Finally, a rather obscure but important technical term which every bookseller should know about is octavo. Octavo is the standard format of how the book pages are folded four times to make eight leaves and sixteen total pages.  These eight leaf sections are called a quire.  When bound, these quires of an octavo are glued or sewn together.  The average book is a Crown at 7 ½ x 5 ½ inches.  A foolscap is 6 ½ x 4 ½ inches.  A post is 7 ½ by 5 ½ inches and an Imperial is 11 by 7 ½ inches.  These names are paper sizes.  The largest sizes of paper known as the Elephant and Atlas are not used in the Octavo format.

Armed with your new professional vocabulary you should be better able to go out there and sell more books!

Photo References

http://farm4.static.flickr.com/3035/2692024873_4a27f0e4c4.jpg


Vocabulary information inspired by:

The Official Price Guide to Old Books & Autographs, 7th Edition, Random House, @1988 Editors of The House of Collectibles


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  • What a great blog Louis.

    I did enjoy the phrase – “book has been affected by dampness”. I guess buying on-line is all about Buyer Beware, but surely there are enough books in the world waiting to be sold that we don’t need to resort to selling mouldy, damp and potentially dangerous to our health books?

    And I realise I’m only new at this selling caper but when I see a book listed with Octavo or some other such term – my eyes just glaze over and I move on to another site.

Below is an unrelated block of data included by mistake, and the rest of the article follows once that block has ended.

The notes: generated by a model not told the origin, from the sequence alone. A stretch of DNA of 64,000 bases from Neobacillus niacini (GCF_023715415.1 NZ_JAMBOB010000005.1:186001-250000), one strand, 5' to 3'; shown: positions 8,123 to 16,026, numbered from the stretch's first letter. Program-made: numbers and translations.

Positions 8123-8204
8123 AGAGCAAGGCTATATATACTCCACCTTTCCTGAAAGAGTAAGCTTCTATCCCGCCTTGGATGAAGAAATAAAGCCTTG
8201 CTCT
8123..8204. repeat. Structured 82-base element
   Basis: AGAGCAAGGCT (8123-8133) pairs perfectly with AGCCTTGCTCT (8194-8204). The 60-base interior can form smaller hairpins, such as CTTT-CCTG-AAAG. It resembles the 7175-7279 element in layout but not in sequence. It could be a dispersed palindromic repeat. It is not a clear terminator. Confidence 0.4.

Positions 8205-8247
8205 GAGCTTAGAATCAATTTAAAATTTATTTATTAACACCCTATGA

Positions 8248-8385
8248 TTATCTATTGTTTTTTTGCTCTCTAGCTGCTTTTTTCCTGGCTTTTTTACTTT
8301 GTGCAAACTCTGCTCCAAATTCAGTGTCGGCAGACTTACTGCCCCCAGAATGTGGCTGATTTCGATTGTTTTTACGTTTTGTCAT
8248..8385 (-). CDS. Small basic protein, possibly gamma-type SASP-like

Speaking for myself – these are terms I just never use and always feel slightly inferior for not knowing exactly what size book the seller is talking about. I’m fairly sure I’m not alone in this 🙂

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    • Amanda,

      Thank you for the compliment. There is a terminology used in bookselling. Only the most traditional sellers use the terms in their online descriptions. An intimidation factor is definitely present for the uninitiated. However, the words are not that much different from coin or stamp collecting to make an analogy to a similar field.

      Words like: Fine, Very Fine… etc having to do with condition of the book. Adding the extra information can put buyers at ease. To be truthful, what I do is a synthesizing of the traditional booksellers descriptions while using more plain English.

      The Independent Booksellers association has a list of some of the words: http://ioba.org/terms.html

      You should also read their code of ethics because that is important too!

      Louis

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  • octavo